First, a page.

The last revision allowed for nonreimbursable allocation of project costs to flood control and navigation. This revision was subsequently interpreted to allow use of electricity-generation revenues to pay irrigation costs that were beyond the financial abilities of irrigators. Even with these provisions, however, the development and approval of projects by the secretary of the interior were limited by poor economic returns. When conservation groups, economists, and Southern California water interests combined to block construction of the Echo Park Dam and the larger Upper Colorado River Basin Project in the 1950’s, their action marked the end of an era and the once-potent dream of “making the desert bloom.”

By the 1970’s, growing environmental awareness and poor economic feasibility left the Bureau of Reclamation vulnerable to political change. The Teton Dam, one of the bureau’s projects, failed on June 5, 1976, claiming eleven lives and causing damages estimated as high as two billion dollars. In November, 1976, President Jimmy Carter was elected on a platform that stressed environmental protection and governmental reform. In April, 1977, the Carter administration successfully proposed eliminating five of the largest reclamation projects and reducing several others. In addition, the administration proposed reduced budgets and several other reforms that substantially decreased the bureau’s powers. Despite a political ideology that favored western development, Carter’s successor, President Ronald Reagan, implemented budget reforms that further constrained the growth of federal reclamation projects.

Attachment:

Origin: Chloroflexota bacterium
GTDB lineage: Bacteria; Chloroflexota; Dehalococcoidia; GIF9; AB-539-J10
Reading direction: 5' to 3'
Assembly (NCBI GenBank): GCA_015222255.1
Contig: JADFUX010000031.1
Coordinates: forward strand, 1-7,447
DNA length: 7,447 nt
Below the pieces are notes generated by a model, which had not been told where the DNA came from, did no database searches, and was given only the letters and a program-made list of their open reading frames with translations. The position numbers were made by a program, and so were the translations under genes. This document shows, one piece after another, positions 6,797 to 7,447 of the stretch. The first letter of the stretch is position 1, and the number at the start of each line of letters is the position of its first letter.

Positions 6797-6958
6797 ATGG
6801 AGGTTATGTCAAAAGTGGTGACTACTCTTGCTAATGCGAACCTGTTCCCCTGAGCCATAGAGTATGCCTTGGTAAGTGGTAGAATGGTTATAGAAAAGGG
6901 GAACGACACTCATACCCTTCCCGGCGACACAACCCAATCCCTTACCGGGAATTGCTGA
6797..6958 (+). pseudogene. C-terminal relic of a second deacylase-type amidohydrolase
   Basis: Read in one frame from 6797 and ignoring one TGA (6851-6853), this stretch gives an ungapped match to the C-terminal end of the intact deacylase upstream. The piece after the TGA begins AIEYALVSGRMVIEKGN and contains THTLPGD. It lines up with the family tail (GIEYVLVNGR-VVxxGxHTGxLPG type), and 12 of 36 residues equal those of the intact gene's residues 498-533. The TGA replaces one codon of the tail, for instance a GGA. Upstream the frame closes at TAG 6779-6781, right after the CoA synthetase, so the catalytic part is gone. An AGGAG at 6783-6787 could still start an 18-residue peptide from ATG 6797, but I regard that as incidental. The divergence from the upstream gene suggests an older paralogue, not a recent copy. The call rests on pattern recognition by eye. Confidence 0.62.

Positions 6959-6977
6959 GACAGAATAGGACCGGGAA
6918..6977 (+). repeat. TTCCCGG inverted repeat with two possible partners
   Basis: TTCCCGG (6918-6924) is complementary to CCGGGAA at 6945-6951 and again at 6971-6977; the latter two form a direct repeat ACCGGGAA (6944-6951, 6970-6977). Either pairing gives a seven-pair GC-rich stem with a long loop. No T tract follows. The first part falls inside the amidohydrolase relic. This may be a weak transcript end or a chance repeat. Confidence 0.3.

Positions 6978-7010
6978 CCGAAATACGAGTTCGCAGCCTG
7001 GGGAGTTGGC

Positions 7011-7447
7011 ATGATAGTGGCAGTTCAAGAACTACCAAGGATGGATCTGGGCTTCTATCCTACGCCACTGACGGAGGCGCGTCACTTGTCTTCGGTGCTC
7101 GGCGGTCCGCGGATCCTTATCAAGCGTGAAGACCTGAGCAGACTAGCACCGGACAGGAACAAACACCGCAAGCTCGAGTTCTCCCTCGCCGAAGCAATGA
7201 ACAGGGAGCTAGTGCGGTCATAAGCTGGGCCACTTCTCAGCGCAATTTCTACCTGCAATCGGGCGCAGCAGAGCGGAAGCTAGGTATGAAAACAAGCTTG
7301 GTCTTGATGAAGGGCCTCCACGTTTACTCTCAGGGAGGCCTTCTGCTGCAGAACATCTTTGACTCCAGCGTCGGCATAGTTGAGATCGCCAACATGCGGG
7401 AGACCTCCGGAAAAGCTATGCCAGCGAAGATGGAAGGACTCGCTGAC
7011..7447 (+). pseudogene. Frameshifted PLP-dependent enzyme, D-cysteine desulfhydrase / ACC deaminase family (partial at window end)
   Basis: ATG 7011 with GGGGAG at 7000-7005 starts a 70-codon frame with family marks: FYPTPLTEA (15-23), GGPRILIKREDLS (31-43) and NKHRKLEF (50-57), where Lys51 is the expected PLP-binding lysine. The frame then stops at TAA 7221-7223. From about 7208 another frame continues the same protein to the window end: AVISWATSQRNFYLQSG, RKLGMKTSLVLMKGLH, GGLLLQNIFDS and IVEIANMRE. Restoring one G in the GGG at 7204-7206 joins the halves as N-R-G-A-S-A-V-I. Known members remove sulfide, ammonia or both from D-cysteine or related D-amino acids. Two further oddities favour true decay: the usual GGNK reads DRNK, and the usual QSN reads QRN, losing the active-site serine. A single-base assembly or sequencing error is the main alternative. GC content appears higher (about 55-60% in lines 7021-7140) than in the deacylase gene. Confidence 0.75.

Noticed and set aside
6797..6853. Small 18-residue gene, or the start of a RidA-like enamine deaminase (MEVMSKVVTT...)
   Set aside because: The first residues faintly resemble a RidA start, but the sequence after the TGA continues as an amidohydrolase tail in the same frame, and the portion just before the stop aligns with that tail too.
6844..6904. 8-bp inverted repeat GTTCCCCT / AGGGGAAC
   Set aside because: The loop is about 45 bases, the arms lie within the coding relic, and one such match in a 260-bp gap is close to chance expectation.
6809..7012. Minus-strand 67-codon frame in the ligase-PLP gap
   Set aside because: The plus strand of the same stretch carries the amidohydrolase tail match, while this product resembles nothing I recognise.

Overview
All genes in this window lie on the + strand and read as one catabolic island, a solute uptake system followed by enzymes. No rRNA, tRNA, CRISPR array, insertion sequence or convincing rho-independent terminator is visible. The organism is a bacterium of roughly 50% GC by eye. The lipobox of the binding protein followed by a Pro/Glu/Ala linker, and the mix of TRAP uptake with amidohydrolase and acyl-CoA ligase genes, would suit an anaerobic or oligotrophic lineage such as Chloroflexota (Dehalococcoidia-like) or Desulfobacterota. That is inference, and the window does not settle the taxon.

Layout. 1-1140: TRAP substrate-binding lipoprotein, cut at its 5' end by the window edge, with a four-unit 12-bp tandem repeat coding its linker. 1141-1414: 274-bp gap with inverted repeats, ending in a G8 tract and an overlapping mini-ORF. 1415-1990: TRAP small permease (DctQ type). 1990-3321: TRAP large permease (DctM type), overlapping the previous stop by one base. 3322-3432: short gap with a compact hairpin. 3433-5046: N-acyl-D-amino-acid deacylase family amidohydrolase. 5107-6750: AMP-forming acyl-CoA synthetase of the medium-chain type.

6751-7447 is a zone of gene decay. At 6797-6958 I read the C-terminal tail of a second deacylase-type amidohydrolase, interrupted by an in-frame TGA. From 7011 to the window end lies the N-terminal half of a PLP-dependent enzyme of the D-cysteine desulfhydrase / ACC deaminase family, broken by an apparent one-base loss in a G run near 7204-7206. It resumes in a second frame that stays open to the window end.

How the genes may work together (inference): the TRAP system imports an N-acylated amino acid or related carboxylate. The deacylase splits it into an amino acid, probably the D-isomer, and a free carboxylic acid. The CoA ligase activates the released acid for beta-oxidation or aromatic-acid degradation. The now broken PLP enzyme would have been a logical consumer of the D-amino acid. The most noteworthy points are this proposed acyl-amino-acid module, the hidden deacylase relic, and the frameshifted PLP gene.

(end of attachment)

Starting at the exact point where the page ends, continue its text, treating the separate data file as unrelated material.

In the early 1980’s, controversy arose over the original act’s limitation on the size of farms that were eligible to receive federally subsidized water. The government failed to enforce the limitation of 160 acres per farm (320 acres per couple) and associated restrictions on leasing and residency. Attempts by the Carter administration to enforce the law led to the act’s revision during the Reagan administration. The 160-acre limitation was raised to 960 acres, and growers were required to pay full cost for water used in excess of the 960-acre limit. By 1988, however, the General Accounting Office found that some farms that exceeded the limit had been divided into holdings of less than 960 acres but had continued to operate as single units. For example, the agency identified a 12,000-acre farm that had been divided into fifteen holdings so that it could continue to receive federally subsidized water at a savings of $500,000 per year.

One environmental problem facing many reclamation projects has been that of increasing salinity. As fresh water used in irrigation evaporates, it may concentrate and deposit salt in the soil; the elevated salinity levels that result can retard or eliminate crop yields. By treaty, the United States must deliver water containing less than nine hundred parts per million of salt to Mexico from the Colorado River. Because salinity levels were exceeding the legal limit, the United States built an expensive desalination plant near Yuma, Arizona, to improve water quality. Construction on the plant was completed in 1992, but as of 2005 the facility was not being used; it had operated only for a few months of testing immediately after it was built. Abnormally high water levels in the West throughout the 1990’s meant that the United States could meet its treaty obligation to Mexico without operating the plant. In the early 2000’s, restarting use of the plant, given the expense it would represent, was a controversial topic among Arizona taxpayers.